"The challenges facing patients and policymakers were illustrated this past week when a Philadelphia company said it would charge $850,000 for a new gene therapy to treat a rare inherited form of blindness. (The company, Spark Therapeutics, said it would pay rebates to certain insurers if the medicine, given in a one-time injection, did not work as promised.)"
California's stem cell agency is running out of money. It is looking at a November 2020 ballot measure to fill its shrinking coffers with $5 billion more. But such public policy decisions involve trade-offs concerning the health of Californians.

Several questions (among others) arise theoretically and otherwise:
  • Would it be better to spend $5 billion to provide much needed, immediate health care to poor Californians, including mothers and children, which could provide a quicker payoff in improved health. 
  • Is it better for the state to spend $20 million to help reduce infant mortality rates in Fresno and Mendocino that are nearly twice the statewide average or give the cash instead to a stem cell researcher (and his employing institution) who can also win the cash from the NIH. 
  • The impetus for creation of the California stem cell agency was based on a restriction in federal funding for human embryonic stem cell research. That restriction no longer exists, but could be restored by the Trump administration. But should California spend its billions when researchers can seek funding at the federal level? 
These are sort of bottom-line policy questions that ignore the fact that bond issues generally are used for long-lived assets, such as prisons, educational buildings, highways, etc., -- not services such as health care. The bond measure that provided the stem cell agency with its only significant cash was an historic exception.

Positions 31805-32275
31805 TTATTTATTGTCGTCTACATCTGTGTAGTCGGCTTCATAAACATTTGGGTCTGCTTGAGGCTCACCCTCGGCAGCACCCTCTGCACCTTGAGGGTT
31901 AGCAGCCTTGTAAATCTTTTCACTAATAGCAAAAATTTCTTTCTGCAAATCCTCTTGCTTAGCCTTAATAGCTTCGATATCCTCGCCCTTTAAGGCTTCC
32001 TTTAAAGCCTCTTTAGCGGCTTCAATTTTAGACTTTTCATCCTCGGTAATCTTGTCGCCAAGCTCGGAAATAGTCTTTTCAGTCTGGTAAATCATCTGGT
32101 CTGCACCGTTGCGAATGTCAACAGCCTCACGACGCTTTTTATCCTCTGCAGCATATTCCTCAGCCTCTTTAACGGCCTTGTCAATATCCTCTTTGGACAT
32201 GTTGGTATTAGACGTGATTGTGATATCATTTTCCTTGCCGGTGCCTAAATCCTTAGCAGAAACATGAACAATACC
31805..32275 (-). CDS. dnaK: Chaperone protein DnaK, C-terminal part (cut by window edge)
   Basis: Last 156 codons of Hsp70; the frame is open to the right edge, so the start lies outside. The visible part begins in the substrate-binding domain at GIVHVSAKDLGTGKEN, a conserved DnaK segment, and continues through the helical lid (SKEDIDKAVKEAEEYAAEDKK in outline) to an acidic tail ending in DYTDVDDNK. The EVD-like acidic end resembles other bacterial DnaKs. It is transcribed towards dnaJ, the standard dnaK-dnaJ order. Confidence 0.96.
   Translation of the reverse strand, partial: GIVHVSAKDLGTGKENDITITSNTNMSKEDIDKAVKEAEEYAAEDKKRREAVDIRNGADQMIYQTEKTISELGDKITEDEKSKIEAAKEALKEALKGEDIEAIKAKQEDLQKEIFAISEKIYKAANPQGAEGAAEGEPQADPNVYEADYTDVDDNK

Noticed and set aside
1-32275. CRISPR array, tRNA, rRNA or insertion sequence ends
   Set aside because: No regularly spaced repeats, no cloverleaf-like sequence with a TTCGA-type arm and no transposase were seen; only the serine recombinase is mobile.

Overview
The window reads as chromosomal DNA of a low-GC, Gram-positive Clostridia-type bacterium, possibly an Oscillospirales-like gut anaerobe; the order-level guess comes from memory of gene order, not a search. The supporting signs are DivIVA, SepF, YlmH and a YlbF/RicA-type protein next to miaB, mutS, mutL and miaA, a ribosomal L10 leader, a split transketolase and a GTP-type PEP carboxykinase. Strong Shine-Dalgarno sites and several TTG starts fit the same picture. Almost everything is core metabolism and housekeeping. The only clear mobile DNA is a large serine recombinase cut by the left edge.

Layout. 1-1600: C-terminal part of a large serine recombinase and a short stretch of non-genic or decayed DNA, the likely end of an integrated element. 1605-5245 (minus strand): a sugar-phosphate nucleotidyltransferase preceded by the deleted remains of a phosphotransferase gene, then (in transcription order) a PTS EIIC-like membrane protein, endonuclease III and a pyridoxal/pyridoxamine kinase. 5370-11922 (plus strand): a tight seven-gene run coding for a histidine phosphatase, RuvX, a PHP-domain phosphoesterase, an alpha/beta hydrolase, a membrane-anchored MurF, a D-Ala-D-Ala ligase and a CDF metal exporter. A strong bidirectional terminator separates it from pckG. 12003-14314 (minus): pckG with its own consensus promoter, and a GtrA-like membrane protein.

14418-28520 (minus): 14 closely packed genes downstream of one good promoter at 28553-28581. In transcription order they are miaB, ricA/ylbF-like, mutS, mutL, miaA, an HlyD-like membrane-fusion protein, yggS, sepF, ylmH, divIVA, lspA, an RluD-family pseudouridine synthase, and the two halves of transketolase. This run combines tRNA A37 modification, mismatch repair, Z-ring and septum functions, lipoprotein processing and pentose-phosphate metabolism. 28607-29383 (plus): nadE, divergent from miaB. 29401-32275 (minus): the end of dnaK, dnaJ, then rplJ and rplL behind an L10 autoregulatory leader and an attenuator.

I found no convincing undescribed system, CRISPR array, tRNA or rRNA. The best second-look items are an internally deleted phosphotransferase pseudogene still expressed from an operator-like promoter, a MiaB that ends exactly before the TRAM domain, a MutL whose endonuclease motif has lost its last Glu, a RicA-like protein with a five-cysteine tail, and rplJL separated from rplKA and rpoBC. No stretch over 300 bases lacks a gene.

Nonetheless, in the public's eyes the stem cell agency is all about health. As the campaign that created the agency in 2004 noted, medical problems that affect nearly half of California families "could benefit from stem cell research."

The likely cost of the therapies that are being developed in the agency's clinical trials are almost never discussed in public. Yet many are likely to be as expensive as the Spark Therapeutics blindness treatment. One can only imagine the kind of opposition advertising that is likely to surface in a campaign for a $5 billion bond measure: "Vote No on Million Dollar Cures for Billionaires!" On the other hand, that pitch might seem too harsh and blow back on agency opponents.

Nonetheless, Americans believe drug costs are too high, something that will come into play during a 2020 campaign. According a recent Gallup poll, 78 percent of the people also say total health care costs are too expensive. Drug costs have become an easy litmus test for the expense of staying healthy.

The New York Times story noted the importance of age as helping to create support for spending on medical research. California is headed for a sharp increase in the numbers of seniors in the next decade. One study is even projecting a "silver tsunami" of cancer in older patients nationally. Generally, however, older voters are considered more likely to be conservative. and may not buy into more government spending. How that plays out in California is not clear when it comes to stem cell research or the hope for stem cell cures.

Hope is one of the more powerful products of the California stem agency. Ultimately that could be the deciding selling point. But the November 2020 election is 34 months away, and much is likely to change.
Sphere: Related Content

Friday, January 05, 2018

Tracking the $3 Billion California Stem Cell Agency Month by Month

Directors of the California stem cell agency plan to meet 12 times during the coming year, including four valuable face-to-face sessions that are likely to be based at its Oakland headquarters.

Valuable because those sessions offer an opportunity to chat directly with directors and the agency's staff. The face-to-face sessions are scheduled for March 13, June 28, Sept. 20 and Dec. 13. Topics for the meetings will come later when agendas are posted 10 days before the sessions. But the June and December meetings have often dealt with important financial and strategic issues.